NHS reforms in England
The RCM’s Stuart Bonar looks at the changes proposed by the DH following the report from the NHS Future Forum panel.
Midwives magazine: Issue 5 :: 2011
Let me kick off with an apology. I usually try to report on political goings-on from each part of the UK, but this time I have to concentrate on England – and the NHS reforms that have been the focus of intense political machinations in recent days and weeks. So, to midwives in Scotland, Wales, Northern Ireland and elsewhere, let me say sorry.
RCM members may not be aware, but the general secretary and many other key staff have been working almost flat out trying to influence key policy-makers on the reforms. That time has been well spent, as we have now heard back from the NHS Future Forum panel, the group of clinical experts, including a South Coast head of midwifery, that was set up in April to ‘pause, listen and reflect’ on the content of the health bill.
In total, the Forum’s 45 members have spoken to 6700 people face to face; 25,000 people have sent their views to them by email, and a further 4000 have sent private comments, completed questionnaires or given website responses.
The good news is that the coalition government has responded to the Forum’s resulting report, accepting almost all of its findings. The health bill before parliament will now be amended accordingly.
Let me run through what, at first sight, we like about the changes proposed by the Department of Health. We welcome the suggestion of a stronger role for networks – including maternity networks – in commissioning, and the establishment of new clinical senates. These are both designed to give expert advice to the NHS Commissioning Board and the clinical commissioning groups. In fact, we do not just welcome this change, it was one of the main recommendations we made to the review of the reforms. We believe a ‘beefed-up’ system of maternity networks is crucial.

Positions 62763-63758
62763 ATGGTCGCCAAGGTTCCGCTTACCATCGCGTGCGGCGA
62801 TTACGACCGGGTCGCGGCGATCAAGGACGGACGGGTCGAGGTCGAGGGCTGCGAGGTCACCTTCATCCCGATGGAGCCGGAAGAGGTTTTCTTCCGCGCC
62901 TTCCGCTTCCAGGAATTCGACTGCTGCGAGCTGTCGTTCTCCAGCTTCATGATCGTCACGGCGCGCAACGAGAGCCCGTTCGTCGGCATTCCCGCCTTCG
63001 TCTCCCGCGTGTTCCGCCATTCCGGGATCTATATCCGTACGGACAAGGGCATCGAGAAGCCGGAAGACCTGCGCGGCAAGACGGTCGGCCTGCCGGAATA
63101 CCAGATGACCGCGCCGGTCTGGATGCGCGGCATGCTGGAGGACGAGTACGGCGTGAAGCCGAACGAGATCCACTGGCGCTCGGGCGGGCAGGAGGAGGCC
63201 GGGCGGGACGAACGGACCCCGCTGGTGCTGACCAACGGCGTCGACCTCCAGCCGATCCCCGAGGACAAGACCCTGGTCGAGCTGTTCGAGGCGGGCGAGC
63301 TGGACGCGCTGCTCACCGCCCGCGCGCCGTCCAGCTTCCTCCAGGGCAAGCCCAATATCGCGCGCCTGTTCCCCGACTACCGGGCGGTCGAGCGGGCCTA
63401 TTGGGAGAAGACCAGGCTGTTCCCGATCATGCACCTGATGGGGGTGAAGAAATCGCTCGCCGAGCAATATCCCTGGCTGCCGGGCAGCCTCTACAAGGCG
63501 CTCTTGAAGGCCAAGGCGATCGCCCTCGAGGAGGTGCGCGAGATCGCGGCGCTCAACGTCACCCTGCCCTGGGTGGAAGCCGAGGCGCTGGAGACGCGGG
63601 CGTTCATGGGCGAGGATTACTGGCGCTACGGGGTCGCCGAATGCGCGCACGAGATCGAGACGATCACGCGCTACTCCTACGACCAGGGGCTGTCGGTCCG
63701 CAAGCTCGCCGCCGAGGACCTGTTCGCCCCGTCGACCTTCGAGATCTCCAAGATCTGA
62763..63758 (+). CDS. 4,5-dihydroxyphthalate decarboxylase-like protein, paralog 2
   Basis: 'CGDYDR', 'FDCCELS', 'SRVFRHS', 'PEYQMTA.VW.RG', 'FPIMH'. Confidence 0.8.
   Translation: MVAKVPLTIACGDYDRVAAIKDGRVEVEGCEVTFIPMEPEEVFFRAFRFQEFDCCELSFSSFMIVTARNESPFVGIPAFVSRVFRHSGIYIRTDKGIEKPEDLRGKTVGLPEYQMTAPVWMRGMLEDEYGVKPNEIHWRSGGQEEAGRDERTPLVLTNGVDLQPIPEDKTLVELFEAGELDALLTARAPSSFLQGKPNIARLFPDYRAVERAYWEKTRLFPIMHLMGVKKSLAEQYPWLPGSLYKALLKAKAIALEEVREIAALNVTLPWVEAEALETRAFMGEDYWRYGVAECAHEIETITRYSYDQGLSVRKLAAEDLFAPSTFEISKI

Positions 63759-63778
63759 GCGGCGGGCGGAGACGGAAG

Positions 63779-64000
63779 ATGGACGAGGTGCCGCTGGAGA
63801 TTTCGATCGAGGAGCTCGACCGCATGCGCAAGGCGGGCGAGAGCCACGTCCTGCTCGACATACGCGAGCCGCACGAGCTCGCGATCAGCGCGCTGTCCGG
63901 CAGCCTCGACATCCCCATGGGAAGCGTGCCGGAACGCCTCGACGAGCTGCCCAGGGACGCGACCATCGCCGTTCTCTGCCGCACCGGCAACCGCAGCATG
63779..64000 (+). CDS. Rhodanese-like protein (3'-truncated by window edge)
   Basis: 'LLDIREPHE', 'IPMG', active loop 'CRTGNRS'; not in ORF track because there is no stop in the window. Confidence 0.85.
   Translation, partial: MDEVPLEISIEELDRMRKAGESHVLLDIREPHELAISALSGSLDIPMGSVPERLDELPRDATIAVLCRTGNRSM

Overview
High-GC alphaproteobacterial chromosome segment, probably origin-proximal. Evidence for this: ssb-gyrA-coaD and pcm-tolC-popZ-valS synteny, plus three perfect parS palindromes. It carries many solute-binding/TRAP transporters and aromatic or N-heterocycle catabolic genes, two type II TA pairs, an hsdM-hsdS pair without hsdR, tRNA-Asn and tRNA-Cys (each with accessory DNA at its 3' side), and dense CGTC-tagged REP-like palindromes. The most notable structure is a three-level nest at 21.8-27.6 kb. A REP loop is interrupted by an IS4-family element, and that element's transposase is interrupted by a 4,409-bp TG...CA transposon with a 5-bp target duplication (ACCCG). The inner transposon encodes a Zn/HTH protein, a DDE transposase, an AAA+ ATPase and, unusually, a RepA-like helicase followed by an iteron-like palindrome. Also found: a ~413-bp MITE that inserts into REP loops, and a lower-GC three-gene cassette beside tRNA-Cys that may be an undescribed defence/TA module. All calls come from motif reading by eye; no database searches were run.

This is reinforced by a strengthened duty on those commissioning care (a task currently undertaken by local primary care trusts) to secure professional advice to inform their work. And it is probably not too surprising that we welcome the specific recommendation that the new national commissioning board should develop close links with the royal colleges. We are pleased by the promise of more openness and transparency in the system, and the removal of the hard deadlines by when existing structures had to be swept away. We also like the proposal to develop a ‘choice mandate’, which will be about choice of NHS care and information to support those choices.
However, there are areas where we want more clarification and assurance. An example of that would be changes to the role of Monitor. This is the body that currently regulates foundation trusts, but is set to be granted greater responsibilities and powers under the reforms. Under the original plans, Monitor would have had to promote competition as an end in itself; under the changed plans, it should still use competition, but only as a means to improve care. Will this mean anything different in practice?
We need to look further at this.
The proposed new laws have a long way to go on their parliamentary journey. The RCM will continue to work hard to make them work for midwives and maternity care.
Stuart bonar is the RCM public affairs officer.